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  1. #101
    Iron Maiden fidelia's Avatar
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    I don't agree with throwing someone's mistakes in their face. All of us dislike that and feel defensive right away. On the other hand, I do think that if you love someone and see something they are doing that is destructive either to themselves or their relationships with others, it takes a lot more love and courage to bring it up than to let it go and leave the other person to learn the hard way or not learn at all. I would wish for someone to care enough to do that for me in return.

    An example of this might be an over-enthusiastic hockey parent who is putting enormous amounts of pressure on their child which is damaging the relationship. If their spouse (gently) attempts to make the STJ person aware of what effect their behaviour is having, is it likely to be resented (don't make me feel like a bad person because I know I'm not!) and ignored, or considered?

    You also were saying you need an example of a situation where the STJ needs to show more vulnerability than being in the role of being needed to give help or advice. An example might be if someone brings up the fact that something the STJ said that day hurt them because... Would the STJ be able to step out of the role of telling the other person what to do and see it as a problem to be solved together (this is more vulnerable, than giving advice because it implies action needed on both people's parts and therefore discussion and some kind of resolution, which may or may result in having your own way)? Or would it boil down to the STJ deciding that one or the other will need to just deal with it in some way on their own (either get over it for the one person because the STJ knows it's not a valid worry or the STJ resolves to change their behaviour - w/o further discussion)

  2. #102
    IRL is not real Cimarron's Avatar
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    I don't quite see what you're getting at here (or in the related posts that follow) :
    Quote Originally Posted by fidelia View Post
    Yes! I think that in failing to diagnose the real problem, many STJs dismiss it as being the other person's problem (or an imagined problem) and resent them for making the STJ feel bad. Would it help if the other person tried to figure out the underlying problem and present that first instead of registering the "petty" problem at all?
    But if it has something to do with this:
    Quote Originally Posted by fidelia
    I don't agree with throwing someone's mistakes in their face. All of us dislike that and feel defensive right away.
    and this:
    Quote Originally Posted by fidelia
    On the other hand, I do think that if you love someone and see something they are doing that is destructive either to themselves or their relationships with others, it takes a lot more love and courage to bring it up than to let it go...
    it seems to be going all over the place. The way you talk about it, it could be anything.

    It sounds like something that would vary widely depending upon circumstances, mood, and a lot of situation-specific factors.

  3. #103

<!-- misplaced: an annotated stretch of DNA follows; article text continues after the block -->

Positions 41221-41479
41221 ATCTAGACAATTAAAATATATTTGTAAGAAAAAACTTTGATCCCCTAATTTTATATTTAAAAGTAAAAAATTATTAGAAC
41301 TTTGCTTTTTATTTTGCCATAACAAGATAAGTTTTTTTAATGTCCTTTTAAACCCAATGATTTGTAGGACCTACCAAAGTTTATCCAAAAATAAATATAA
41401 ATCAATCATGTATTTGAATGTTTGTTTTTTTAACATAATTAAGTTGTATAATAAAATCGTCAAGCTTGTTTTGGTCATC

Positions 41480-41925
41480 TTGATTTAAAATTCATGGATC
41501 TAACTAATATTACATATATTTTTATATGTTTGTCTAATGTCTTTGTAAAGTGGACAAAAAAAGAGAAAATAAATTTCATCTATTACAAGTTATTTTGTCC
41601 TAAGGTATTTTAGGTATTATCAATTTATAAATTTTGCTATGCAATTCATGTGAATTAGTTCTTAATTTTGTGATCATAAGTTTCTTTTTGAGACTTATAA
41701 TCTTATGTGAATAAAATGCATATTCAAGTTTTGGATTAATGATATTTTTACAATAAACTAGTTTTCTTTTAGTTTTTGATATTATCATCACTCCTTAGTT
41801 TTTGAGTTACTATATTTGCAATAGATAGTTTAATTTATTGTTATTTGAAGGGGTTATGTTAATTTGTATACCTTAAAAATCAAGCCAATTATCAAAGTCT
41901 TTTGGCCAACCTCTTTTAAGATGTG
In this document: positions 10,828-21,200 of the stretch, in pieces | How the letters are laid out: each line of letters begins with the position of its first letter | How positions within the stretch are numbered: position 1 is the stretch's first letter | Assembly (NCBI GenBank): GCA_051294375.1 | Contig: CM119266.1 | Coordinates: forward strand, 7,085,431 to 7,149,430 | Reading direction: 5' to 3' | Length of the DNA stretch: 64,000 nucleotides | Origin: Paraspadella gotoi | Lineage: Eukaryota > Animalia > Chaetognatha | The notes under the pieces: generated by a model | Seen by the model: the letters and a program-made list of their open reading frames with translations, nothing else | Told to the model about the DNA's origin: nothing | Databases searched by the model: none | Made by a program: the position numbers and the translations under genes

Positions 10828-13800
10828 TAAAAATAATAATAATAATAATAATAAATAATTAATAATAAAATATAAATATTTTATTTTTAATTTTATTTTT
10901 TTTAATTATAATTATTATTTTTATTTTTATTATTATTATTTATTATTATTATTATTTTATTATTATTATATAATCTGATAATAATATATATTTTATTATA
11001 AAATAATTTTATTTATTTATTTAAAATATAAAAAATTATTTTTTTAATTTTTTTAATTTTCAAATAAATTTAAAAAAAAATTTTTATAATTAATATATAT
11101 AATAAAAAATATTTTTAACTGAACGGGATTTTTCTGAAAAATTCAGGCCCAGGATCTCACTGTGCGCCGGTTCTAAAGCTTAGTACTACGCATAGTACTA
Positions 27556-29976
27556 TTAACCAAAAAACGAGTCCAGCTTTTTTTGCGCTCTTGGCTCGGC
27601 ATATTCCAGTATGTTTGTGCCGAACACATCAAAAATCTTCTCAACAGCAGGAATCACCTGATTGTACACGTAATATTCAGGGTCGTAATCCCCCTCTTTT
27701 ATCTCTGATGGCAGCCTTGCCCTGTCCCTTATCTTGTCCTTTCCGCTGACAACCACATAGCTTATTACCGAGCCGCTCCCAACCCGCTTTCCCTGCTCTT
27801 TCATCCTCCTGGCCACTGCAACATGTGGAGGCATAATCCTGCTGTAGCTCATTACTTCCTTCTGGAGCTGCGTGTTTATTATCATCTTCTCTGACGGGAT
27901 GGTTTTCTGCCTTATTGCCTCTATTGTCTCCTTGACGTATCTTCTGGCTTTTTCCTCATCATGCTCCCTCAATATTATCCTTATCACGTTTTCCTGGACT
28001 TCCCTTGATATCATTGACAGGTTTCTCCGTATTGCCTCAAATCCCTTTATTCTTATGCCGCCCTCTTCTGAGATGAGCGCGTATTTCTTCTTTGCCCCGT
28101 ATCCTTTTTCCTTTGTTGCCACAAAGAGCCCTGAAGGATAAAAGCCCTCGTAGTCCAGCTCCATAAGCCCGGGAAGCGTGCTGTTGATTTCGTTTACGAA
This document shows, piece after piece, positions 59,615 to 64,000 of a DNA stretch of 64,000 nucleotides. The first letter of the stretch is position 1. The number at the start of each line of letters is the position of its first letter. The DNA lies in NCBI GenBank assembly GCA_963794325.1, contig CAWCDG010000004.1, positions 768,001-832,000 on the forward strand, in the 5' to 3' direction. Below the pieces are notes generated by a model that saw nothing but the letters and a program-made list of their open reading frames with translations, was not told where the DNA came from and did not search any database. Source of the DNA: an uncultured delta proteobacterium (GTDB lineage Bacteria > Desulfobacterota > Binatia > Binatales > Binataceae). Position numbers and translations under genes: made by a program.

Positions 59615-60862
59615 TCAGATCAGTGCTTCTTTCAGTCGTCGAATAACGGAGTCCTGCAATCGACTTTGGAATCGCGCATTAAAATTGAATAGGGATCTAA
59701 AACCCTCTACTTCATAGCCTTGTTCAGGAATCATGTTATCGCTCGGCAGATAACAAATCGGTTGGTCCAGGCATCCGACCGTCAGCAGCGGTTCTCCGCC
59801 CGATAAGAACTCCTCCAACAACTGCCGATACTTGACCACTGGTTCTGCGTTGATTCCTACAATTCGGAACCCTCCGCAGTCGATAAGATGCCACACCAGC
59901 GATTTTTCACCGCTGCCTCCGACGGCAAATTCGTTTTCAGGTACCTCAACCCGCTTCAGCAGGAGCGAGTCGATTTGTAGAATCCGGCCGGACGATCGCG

Iron Maiden fidelia's Avatar
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    From my experience, STJs are finer in an emotional situation where they still get to be the ones in charge. When it comes to working out a compromise/discussion because something they are doing is either misinterpreted or it is a problem in the relationship, I find all discussion is skipped and they again remain in charge by deciding (without input) what course of action to take.

    I'm wondering if it has to be this way or not. It seems to be consistent among the three that I know well and I'm checking if that's true across the board or only in my experience. Is there any hope for a type that is quite different to successfully make a marriage work well together. STJs have many great qualities that are complimentary to other types, but the communication issue always seems to trip things up.

    I've found and observed with others that bringing any sources of conflict up for discussion usually results in the STJ feeling attacked or else they are very dismissive, and they register very little of what they think about the whole thing. This does not work well if a solution is going to be found.

  4. #104
    Let's make this showy! raz's Avatar
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    Quote Originally Posted by fidelia View Post
    From my experience, STJs are finer in an emotional situation where they still get to be the ones in charge. When it comes to working out a compromise/discussion because something they are doing is either misinterpreted or it is a problem in the relationship, I find all discussion is skipped and they again remain in charge by deciding (without input) what course of action to take.

    I'm wondering if it has to be this way or not. It seems to be consistent among the three that I know well and I'm checking if that's true across the board or only in my experience. Is there any hope for a type that is quite different to successfully make a marriage work well together. STJs have many great qualities that are complimentary to other types, but the communication issue always seems to trip things up.

    I've found and observed with others that bringing any sources of conflict up for discussion usually results in the STJ feeling attacked or else they are very dismissive, and they register very little of what they think about the whole thing. This does not work well if a solution is going to be found.
    In emotional situations, I just try to find a way out unless I think I might be scolded for being detached, and then I try to find a way to stay in, and see if there's something I could do to foster a healthy reputation while remaining detached. It's mostly because emotional situations just come off to me as a lack of focus and control, and nothing can be taken seriously anymore. That's why I try to leave until it's back under control. I just immediately look down on someone that's letting their emotions get the best of them. ><